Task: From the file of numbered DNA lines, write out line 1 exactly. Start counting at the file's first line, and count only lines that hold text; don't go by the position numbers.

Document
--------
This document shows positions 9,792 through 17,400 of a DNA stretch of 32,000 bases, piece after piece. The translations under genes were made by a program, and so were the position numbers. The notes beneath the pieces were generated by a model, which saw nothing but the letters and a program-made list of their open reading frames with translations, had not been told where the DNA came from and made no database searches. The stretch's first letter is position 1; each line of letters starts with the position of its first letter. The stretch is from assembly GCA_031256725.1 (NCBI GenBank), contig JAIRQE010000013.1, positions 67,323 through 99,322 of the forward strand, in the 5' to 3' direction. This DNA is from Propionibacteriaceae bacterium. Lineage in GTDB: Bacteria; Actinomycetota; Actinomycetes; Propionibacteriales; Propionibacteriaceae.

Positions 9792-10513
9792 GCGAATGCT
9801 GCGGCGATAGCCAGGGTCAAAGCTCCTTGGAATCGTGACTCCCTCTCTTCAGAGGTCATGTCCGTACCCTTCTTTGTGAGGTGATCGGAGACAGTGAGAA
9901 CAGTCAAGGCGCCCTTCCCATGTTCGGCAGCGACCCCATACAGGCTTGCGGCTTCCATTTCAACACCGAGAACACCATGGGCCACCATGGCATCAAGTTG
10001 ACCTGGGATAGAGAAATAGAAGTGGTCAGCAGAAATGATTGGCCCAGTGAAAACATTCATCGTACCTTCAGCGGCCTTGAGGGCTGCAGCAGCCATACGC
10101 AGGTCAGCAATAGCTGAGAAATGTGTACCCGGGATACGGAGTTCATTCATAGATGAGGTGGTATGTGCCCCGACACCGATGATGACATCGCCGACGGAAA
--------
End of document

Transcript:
This document shows positions 9,792 through 17,400 of a DNA stretch of 32,000 bases, piece after piece. The translations under genes were made by a program, and so were the position numbers. The notes beneath the pieces were generated by a model, which saw nothing but the letters and a program-made list of their open reading frames with translations, had not been told where the DNA came from and made no database searches. The stretch's first letter is position 1; each line of letters starts with the position of its first letter. The stretch is from assembly GCA_031256725.1 (NCBI GenBank), contig JAIRQE010000013.1, positions 67,323 through 99,322 of the forward strand, in the 5' to 3' direction. This DNA is from Propionibacteriaceae bacterium. Lineage in GTDB: Bacteria; Actinomycetota; Actinomycetes; Propionibacteriales; Propionibacteriaceae.